Very brave of you to be so forthcoming about that time in your life. I heard once that the stars and celebs of high school often peaked early and from there on up, it was all down hill.
    I can attest to the fact that there was no gender bias in popularty status in high school. I was a shrimp, not getting my full height until the second year of college, so at 5 feet tall in my sophmore year, I wasn’t a candidate for the fast track to popularity that athletic prowess provided the ‘jock’ guys. Plus, there was a certain look to the mesomorph – he of square jaw, regular feature, and thick torso. Those of us outside those parameters were already in a one down position and not likely to end up dating the cheerleaders ( and, as fundamentally shallow teenagers we all wanted to date the rah rah girls). After all, if one could pull that off, one gained popularity by association.
    Back in those days the peer pressure was enought to turn coal into diamonds, but for teens it was mostly merely crushing. I can certainly relate to the social ineptitude you describe. I didn’t date in high school except for a set-up for the senior prom ( the daughter of my parents’ friends).
    Looking back, I wish I had known how to do high school better but I figure that the lack in that one area is the very thing that nudged me in a direction that opened up a series of doors into experiences that the average jock might never have. If forced me to challenge a belief system that did not support who I was and what ultimately became important to me. So I guess it was all perfect after all: every stumbling block a potential stepping stone, emparting its lessons and learning experiences. At the time it sure did suck not being in with the in crowd back then but now I’m thinking that whole scene was majorly overrated.

    • karensandler says:

      High school means so much when we’re in the middle of it, in the throes of all those emotions. Every slight seems to cut so deep. It’s only in hindsight that we realize it was such a brief interlude.

      Even so, I wouldn’t want to trivialize the pain some kids feel in high school. It’s real. But it is fleeting, if we can just survive those sometimes brutal, sometimes marvelous years.

  3. Judy Ashley says:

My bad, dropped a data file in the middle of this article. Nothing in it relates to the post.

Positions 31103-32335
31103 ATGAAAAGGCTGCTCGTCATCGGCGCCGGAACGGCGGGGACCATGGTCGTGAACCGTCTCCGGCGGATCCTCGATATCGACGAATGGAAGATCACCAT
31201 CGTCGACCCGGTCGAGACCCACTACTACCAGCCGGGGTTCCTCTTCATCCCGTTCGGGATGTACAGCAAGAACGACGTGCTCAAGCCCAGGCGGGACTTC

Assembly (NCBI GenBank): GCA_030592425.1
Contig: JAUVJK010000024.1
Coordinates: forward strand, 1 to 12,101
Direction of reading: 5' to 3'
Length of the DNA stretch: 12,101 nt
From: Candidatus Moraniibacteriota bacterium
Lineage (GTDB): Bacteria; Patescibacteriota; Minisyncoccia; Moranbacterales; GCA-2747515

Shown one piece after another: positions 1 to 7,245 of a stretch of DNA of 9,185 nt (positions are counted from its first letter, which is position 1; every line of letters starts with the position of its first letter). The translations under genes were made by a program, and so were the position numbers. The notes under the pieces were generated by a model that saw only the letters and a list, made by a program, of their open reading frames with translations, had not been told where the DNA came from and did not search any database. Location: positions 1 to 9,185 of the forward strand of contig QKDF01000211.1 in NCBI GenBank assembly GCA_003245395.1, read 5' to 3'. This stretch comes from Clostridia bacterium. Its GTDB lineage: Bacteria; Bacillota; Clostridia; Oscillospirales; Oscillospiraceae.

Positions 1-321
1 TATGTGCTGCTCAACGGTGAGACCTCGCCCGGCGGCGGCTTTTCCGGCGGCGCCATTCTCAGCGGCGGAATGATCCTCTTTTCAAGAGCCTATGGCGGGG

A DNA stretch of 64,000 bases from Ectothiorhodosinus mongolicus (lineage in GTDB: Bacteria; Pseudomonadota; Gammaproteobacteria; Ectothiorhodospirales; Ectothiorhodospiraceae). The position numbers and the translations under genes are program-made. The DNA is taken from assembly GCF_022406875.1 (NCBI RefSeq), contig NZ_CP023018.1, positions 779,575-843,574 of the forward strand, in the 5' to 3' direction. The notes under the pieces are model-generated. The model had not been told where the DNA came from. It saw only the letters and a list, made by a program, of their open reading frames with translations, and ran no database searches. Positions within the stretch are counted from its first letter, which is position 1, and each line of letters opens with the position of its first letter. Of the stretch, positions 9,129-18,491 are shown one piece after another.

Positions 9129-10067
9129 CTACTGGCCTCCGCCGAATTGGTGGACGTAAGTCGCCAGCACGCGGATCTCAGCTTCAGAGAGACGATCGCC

Loved your comments. I feel so very, very fortunate to have gone to highschool overseas. Most kids were only there for a couple of years and we had to make friends fast. There were only 70 kids in my graduating class–some were cheerleaders/jocks, some were in the A.V. club. But the “nerds” and the “popular” kids all played well together.
    Our highschool reunions are only held every five years. Going to one is like catching up with friends who have been away for the summer. These kids (we’re 60-ish now) are still the best friends/people I’ve ever known. I think it must be a combinationg of the time and the place. We have a special connection that is amazing all these years later — nerds and cheerleaders alike.
    I’ve even made friends with upper and lower classmates (some came after I left!). I credit Facebook for helping us find each other. Put a sticker on my forhead and call me “Sucker.” I just signed up to be on the alumni board of directors.
    Thanks for the walk down memory lane.
    ~ Judy

  4. Robin Clark says:

    I admire that you lived your nerdiness. I bordered on it but didn’t allow myself to dive in fully and therefore didn’t go as far academically as I would have wished.

    I would have killed to see CCR back in the day!

I do appreciate your comments on what I've written. However, I will no longer approve anonymous comments. Thank you.

Fill in your details below or click an icon to log in: Logo

You are commenting using your account. Log Out /  Change )

Google photo

You are commenting using your Google account. Log Out /  Change )

Twitter picture

You are commenting using your Twitter account. Log Out /  Change )

Facebook photo

You are commenting using your Facebook account. Log Out /  Change )

Connecting to %s